LITHUANIAN QUARTERLY JOURNAL OF ARTS AND SCIENCES
Volume 32, No. 2 - Summer 1986
Editor of this issue: Antanas Klimas
Copyright © 1986 LITUANUS Foundation, Inc.
Combat on Communist Territory.
Edited by Charles Moser. Regnery Gateway, Inc.
Free Congress Research and Education Foundation. Lake Bluff, IL, 1985. 241 pages.
(Available in hard cover and in soft cover; price not marked).
This very unique book, the very first of its kind, is arranged as follows: Foreword. Introduction, then the following chapters, or articles: "The War in Lithuania and the Ukraine Against Soviet Power" by Frederic Smith (2-21); "Defending Freedom in Nicaragua"by Jeffry St. John (22-71); "Mozambique's Hidden War" by Edward P. Cairn (72-105); "The Struggle for Afghanistan"-by Nasir Shansab (106-127); "Cambodia: Freedom's Frontier in Southeast Asia" by Al Santoli (128-151); "Operation Urgent Fury: The Liberation of Grenada" by Timothy Ashby (152-169); "The Anti-Socialist Movement in the USSR" by Igor Glagolev (170-189); "Toward a Theory of Anti-Communist insurgency" by Charles A. Moser (190-211); "Free Congress Recommendations" by Charles A. Moser and Andrew J. Gatsis (212-228); Contributors (229-230), and Notes (231-241).
In the Introduction written by the Editor, Charles A. Moser, the main purposes of this book are stated as follows:
(1) "First and most important, it takes contemporary anti-communist insurgencies seriously, offering objective surveys of the historical development and theoretical foundations of several such movements, making accessible information not easily available elsewhere in many cases, (p. VII).
(2) The chapter on the battle against communist tyranny in Lithuania and the Ukraine after World War II is included not only in order to pay historical tribute to its heroes, but also to demonstrate how long a determined resistance can continue against the weight of an established and ruthless communist state, and in the face of the indifference of its natural allies, (p. VII).
(3) Finally, we hope that this book may stimulate a discussion which will bring the United States and other Western powers to modify their traditional status quo stances, to comprehend that it is in the interests of the Free World generally to provide moral, political and material support to anti-communist insurgencies everywhere, (p. VII).
The present reviewer thinks that these aims, or purposes of the book are very well supported and elaborated in the various chapters/articles. The chapters on Lithuania, the Ukraine, and Afghanistan are particularly well written. In this short review, of course, we cannot go into the detailed discussion of each chapter, but in total, the book presents the facts that millions of people do actively oppose the communist rule very well. It will be very difficult for the Soviet and other communist governments to keep silent on these issues.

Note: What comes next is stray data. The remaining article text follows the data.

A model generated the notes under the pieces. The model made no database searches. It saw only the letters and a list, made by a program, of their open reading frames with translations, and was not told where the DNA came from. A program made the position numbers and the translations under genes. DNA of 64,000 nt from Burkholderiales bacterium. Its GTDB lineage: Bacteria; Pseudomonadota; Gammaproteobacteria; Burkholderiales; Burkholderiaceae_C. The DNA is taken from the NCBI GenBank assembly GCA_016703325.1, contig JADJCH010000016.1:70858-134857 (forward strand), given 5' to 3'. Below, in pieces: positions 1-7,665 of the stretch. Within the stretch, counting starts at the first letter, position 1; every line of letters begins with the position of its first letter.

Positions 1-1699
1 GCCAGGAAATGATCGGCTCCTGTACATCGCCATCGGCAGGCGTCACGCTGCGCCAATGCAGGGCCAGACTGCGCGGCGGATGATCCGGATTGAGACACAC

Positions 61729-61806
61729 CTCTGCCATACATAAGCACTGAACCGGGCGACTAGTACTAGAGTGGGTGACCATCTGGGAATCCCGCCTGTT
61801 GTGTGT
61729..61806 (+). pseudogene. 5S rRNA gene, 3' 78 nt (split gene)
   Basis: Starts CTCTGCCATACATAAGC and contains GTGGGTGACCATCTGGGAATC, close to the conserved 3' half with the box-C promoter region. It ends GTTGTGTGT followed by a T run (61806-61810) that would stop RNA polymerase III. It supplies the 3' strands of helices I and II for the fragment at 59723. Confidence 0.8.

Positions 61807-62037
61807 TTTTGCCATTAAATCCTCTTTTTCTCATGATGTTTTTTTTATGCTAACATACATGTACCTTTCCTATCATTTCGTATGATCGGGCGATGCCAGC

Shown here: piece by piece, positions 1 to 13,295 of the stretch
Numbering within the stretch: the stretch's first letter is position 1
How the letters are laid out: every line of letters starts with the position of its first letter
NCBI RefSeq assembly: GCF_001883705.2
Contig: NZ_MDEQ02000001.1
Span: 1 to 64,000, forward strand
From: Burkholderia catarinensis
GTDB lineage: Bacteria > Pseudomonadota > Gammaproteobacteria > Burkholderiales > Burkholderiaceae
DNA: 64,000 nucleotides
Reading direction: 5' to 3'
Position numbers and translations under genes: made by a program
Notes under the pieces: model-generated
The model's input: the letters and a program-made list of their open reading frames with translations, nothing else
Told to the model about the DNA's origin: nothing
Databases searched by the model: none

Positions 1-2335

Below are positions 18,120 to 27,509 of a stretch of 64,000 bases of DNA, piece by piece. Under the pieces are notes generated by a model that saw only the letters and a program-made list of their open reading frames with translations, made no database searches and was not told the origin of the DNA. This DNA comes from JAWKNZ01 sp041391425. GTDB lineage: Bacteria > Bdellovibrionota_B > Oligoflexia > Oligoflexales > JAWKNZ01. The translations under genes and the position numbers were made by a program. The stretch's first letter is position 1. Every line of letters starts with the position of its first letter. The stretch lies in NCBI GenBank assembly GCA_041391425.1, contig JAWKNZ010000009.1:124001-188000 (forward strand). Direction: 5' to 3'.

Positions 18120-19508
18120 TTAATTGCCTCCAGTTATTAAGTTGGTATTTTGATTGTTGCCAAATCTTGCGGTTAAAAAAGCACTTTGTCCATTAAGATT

What is surprisingly new in this book are the "Free Congress Recommendations," the chapter written by the Editor, Charles A. Moser and Andrew J. Gatsis. At the beginning of the chapter, they state:
Though it is difficult to generalize about all anti-communist insurgencies, we must do so if we are to present recommendations for action by governments-here we have in mind primarily the government of the United States, but also the governments of other free nations as well by private organizations, and even by individuals, (p. 212).
Particularly interesting are the recommendations under the subchapter, (called "Political Dimensions" (pp. 214-218).) |l feel inclined they are so new, so challenging that I will list all of them (there are fifteen of them) here:
1) The West should encourage the establishment of provisional governments.
2) Freedom Fighter leaders should be publicly received by leaders of free governments.
3) The Freedom Fighter movements should be backed in international forums.
4) Western governments should work for recognition of the insurgency within the country by urging the formation of interim coalition governments.
5) The Freedom Fighters should be invited before official legislative bodies in Free World countries.
6) The Free World should assist in organizing and funding coordinating meetings among leaders of the various anti-communist insurgencies in the world.
7) Freedom Fighter movements should be encouraged, and where necessary assisted, to formulate political platforms setting forth their aspirations.
8) The Freedom Fighter movements should formulate a general theory of anti-communist insurgency.
9) The Freedom Fighters should be assisted in establishing information centers in major cities abroad.
10) Private organizations should come into being in the West to support the Freedom Fighter movements.
11) The media should provide frequent coverage of the anti-communist insurgencies.
12) International news broadcasts beamed to the Soviet Union and its satellites should place special emphasis upon anti-communist insurgencies.
13) Films and documentaries on anti-communist insurgencies should be prepared for general public distribution in the West
14) Books should be published on the anti-communist insurgencies.
15) We must elaborate a theory of the transition from a communist society to a post-communist one.
(The numbering is mine, The Reviewer).
Only the future will show which of these recommendations may achieve prominence, at least in the media
We can only hope that many people will read this book and help to create a serious discussion on all of these very challenging points.